himself with all his might; and the house fell upon the lords, and upon all
the people that were therein.” Of course, it may not be necessary to choose
between these incidents, as they are really two variations on the same story
– in the first, Samson removes the gates of Gaza in revenge upon the citizens
of Gaza, to whom his presence was given away by a harlot (Judges 16:1-3); and
in the second, Samson pulls down two pillars and the hall they support in revenge
against the Philistines, to whom he was given away by another faithless woman,
…among the many unhappy souls in prison and the shadow of death…
The “shadow of death” is the shadow of impending execution; yet the phrase, introduced here in the context of a prayer, may also allude to a portion of Psalm 23: “Yea, though I walk through the valley of the shadow of death, I will fear no evil: for thou art with me; thy rod and thy staff they comfort me.”
What private solicitude could rear itself against the deluge of the Year One of Liberty – the deluge rising from below, not falling from above, and with the windows of Heaven shut, not opened!
This passage compares the “deluge” of the French Revolution and the new French Republic to the deluge of the biblical Flood. Genesis 7:11 describes how “[I]n the six hundredth year of Noah’s life, in the second month, the seventeenth day of the month, the same day were all the fountains of the great deep broken up, and the windows of heaven were opened.” The implication seems to be that the destructive element of the Revolution, though unlike the biblical flood to the extent that it lacks divine sanction, will have similar consequences: The French “deluge” – perhaps punning on the “Reign” of Terror – will ultimately sweep away, through utter annihilation, the sins of a people.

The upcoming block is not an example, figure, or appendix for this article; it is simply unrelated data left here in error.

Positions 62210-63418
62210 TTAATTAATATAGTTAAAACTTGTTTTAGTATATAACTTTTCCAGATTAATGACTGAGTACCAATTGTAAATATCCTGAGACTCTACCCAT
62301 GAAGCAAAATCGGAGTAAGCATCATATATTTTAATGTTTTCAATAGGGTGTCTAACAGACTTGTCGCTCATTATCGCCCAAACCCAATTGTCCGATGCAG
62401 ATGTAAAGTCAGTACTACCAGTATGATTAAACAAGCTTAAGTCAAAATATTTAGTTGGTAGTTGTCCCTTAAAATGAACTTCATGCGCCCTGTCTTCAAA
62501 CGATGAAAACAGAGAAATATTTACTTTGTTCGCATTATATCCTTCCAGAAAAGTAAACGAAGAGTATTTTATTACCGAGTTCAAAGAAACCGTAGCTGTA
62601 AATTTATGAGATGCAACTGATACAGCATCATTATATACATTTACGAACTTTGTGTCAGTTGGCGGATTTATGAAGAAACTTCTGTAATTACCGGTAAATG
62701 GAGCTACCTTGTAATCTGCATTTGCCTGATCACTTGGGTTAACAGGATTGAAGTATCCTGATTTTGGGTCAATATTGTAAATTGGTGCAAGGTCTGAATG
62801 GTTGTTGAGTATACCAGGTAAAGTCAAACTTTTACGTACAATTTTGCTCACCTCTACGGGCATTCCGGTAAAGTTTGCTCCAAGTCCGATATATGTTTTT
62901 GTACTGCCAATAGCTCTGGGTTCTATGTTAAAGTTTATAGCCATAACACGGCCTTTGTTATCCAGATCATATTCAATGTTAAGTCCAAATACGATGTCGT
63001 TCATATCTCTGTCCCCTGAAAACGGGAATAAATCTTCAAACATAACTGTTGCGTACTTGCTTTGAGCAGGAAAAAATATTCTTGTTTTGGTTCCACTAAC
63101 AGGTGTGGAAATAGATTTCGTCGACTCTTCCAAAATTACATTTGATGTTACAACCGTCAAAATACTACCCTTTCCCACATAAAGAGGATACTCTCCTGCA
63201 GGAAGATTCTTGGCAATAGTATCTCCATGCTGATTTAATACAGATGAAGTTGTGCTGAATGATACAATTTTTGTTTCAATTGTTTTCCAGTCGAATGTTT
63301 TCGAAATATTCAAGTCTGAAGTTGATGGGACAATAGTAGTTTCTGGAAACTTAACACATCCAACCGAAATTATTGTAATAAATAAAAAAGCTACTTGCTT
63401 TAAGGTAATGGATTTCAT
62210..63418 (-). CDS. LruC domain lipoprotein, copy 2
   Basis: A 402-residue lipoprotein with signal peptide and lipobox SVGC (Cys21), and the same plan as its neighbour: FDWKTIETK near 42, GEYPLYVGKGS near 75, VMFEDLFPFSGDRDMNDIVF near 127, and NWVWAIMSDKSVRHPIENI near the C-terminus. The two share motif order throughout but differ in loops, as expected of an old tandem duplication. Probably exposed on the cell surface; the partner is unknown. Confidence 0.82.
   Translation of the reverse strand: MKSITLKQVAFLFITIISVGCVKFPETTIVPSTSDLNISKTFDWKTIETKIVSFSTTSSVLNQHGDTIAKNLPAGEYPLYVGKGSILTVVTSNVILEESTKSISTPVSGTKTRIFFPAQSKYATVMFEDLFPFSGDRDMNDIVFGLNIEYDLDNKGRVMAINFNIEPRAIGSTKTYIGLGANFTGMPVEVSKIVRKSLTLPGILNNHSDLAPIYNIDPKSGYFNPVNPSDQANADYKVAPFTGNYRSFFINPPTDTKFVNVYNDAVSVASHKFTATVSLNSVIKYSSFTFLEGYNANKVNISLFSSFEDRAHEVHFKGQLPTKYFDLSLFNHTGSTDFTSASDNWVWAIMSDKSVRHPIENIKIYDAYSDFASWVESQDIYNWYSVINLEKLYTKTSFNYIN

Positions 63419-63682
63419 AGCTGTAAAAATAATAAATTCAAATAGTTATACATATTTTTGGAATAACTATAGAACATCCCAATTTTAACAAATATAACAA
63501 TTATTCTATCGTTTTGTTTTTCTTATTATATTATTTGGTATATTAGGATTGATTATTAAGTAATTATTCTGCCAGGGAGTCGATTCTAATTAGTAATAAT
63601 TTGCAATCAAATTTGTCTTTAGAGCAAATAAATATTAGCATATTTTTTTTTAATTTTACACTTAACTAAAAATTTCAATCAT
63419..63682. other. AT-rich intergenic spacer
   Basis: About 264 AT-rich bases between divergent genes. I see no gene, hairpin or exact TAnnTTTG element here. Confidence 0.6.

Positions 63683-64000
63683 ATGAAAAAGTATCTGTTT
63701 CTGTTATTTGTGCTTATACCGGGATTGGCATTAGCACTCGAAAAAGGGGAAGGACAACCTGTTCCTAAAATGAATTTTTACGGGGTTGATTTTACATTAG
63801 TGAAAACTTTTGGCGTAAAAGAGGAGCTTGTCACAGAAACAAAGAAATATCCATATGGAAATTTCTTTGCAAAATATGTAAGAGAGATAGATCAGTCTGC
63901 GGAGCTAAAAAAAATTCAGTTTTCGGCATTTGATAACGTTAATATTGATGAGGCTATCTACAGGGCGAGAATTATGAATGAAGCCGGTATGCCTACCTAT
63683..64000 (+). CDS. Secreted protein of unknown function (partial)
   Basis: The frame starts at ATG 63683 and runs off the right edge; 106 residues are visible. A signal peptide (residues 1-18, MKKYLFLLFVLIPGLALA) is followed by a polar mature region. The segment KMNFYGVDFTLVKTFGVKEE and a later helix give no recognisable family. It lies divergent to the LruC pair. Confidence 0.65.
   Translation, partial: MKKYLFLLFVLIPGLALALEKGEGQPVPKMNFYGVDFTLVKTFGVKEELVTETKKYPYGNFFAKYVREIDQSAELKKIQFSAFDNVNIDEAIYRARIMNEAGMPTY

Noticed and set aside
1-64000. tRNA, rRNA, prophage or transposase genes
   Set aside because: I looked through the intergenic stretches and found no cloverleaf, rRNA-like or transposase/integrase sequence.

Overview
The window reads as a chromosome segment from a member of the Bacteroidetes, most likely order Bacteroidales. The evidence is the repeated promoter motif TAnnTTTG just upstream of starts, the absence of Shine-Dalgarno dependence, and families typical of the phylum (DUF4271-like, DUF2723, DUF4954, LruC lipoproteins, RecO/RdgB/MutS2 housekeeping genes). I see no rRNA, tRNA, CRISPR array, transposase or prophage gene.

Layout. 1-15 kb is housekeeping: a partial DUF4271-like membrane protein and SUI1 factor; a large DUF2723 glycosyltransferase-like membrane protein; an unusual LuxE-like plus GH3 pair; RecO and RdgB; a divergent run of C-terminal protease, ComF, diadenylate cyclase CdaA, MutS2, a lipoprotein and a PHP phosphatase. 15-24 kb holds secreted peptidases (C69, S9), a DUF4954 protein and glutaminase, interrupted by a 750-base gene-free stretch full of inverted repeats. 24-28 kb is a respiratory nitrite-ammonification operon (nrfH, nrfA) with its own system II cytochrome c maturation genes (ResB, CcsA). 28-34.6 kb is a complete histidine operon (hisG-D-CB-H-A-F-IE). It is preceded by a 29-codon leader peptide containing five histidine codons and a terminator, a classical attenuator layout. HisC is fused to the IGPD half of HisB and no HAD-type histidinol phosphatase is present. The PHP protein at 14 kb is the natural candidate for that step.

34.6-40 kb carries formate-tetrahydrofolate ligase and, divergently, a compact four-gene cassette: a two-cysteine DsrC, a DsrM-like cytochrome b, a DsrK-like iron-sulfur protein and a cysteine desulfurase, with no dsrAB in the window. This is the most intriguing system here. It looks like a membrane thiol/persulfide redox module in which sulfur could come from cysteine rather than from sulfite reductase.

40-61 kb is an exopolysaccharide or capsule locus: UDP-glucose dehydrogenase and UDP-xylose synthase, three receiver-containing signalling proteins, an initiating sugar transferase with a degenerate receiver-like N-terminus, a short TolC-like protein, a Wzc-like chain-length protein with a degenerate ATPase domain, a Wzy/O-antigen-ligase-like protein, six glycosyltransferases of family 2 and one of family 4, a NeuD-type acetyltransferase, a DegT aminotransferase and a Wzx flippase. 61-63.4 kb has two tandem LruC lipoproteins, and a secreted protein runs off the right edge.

…“the short and the long of it is, that I am a subject of His Most Gracious Majesty King George the Third;” Miss Pross curtseyed at the name; “and as such, my maxim is, Confound their politics, Frustrate their knavish tricks, On him our hopes we fix, God save the King!”
Miss Pross’ maxim comes from a verse (the second stanza) of “God Save the King”:
O Lord our God arise.
Scatter [his] enemies,
And make them fall.
Confound their politics,
Frustrate their knavish tricks.
On thee our hopes we fix.
God save us all!
“God Save the King,” or “God Save the Queen” (depending on the gender of the monarch ruling at the time), is a patriotic English anthem. Full lyrics and sound clips of “God Save the Queen” (or King) can be found in the Modern History Sourcebook, online at www.fordham.edu/halsall/mod/rulebritannia.html; Americans may recognize the tune as that of “My Country ‘Tis of Thee.”